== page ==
Cul-de-sac | Chicago Reader

Cul-de-sac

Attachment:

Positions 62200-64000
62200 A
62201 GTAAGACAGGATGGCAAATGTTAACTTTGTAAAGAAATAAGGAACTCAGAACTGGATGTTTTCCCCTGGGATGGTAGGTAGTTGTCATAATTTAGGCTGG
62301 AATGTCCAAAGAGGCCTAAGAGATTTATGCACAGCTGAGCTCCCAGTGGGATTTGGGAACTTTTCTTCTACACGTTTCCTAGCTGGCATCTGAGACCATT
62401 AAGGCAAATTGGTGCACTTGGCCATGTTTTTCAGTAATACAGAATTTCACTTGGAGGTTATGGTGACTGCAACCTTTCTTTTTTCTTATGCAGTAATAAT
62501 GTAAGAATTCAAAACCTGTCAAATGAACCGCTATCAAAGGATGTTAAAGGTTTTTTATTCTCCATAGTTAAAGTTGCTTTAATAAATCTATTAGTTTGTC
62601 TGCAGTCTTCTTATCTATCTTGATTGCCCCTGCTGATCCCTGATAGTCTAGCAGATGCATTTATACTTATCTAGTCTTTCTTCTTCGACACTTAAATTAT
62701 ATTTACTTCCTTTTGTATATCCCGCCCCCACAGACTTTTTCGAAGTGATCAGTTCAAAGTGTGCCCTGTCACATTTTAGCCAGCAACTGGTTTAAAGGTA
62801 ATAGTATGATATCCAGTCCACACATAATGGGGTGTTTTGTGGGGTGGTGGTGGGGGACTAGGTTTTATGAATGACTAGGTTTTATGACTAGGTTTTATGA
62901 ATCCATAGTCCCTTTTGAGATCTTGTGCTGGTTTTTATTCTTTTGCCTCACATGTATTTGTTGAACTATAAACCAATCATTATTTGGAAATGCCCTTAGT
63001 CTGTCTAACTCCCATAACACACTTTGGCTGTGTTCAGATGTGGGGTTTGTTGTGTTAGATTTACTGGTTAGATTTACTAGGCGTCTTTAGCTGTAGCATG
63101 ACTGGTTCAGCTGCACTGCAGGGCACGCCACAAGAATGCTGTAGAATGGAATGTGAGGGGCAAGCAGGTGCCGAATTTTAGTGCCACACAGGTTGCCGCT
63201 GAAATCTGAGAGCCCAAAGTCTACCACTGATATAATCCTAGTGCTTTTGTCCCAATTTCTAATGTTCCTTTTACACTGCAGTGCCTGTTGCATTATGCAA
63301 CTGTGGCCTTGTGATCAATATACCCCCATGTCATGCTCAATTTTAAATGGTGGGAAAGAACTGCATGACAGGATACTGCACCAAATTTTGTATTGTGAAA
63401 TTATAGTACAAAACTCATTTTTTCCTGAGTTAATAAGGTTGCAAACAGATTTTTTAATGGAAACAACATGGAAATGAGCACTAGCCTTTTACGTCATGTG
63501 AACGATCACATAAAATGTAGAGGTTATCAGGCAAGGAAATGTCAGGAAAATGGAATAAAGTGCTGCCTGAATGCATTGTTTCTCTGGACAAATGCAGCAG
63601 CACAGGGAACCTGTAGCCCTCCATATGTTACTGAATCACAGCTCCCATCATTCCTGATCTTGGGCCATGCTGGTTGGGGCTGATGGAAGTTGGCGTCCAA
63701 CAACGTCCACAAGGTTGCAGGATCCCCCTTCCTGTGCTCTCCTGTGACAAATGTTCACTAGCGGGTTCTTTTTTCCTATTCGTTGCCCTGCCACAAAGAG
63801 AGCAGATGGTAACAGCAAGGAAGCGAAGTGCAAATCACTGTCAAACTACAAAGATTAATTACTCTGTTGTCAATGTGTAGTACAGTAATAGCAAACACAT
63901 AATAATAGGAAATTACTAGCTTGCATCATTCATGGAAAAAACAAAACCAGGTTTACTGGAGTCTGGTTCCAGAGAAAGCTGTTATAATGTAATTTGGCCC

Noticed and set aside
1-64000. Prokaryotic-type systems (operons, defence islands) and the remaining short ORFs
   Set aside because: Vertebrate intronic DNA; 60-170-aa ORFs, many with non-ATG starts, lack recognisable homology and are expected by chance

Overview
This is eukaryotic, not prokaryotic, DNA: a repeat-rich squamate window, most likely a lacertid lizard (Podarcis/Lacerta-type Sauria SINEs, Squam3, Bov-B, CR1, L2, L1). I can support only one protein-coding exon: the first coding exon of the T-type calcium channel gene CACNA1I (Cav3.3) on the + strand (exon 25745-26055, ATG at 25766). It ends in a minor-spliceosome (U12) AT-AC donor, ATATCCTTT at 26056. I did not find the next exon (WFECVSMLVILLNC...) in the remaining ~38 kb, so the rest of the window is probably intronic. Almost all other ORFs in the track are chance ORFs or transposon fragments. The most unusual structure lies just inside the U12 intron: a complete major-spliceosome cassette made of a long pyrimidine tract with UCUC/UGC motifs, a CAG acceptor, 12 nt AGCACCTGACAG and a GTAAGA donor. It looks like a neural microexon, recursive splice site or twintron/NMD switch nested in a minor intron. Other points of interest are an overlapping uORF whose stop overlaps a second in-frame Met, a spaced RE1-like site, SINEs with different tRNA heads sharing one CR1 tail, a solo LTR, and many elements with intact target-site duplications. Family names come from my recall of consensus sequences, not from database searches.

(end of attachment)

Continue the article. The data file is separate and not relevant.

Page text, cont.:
Roman Polanski's second British film (Repulsion was the first) is a mean little absurdist comedy (1966) set on a remote Northumberland island; it's also one of the best and purest of all his works. An odd couple (Donald Pleasence and Francoise Dorleac) living in an isolated castle find their world invaded by two doomed gangsters on the run (Lionel Stander and Jack MacGowran), and the ensuing standoffs are funny, cruel, disquieting, and unpredictable, especially after various other unwelcome guests turn up. Stander is especially good—this may be the definitive performance of the blacklisted gravel-voiced character actor, best known for his 30s and 40s work. With Robert Dorning and Iain Quarrier; watch for Jacqueline Bisset as one of the guests.

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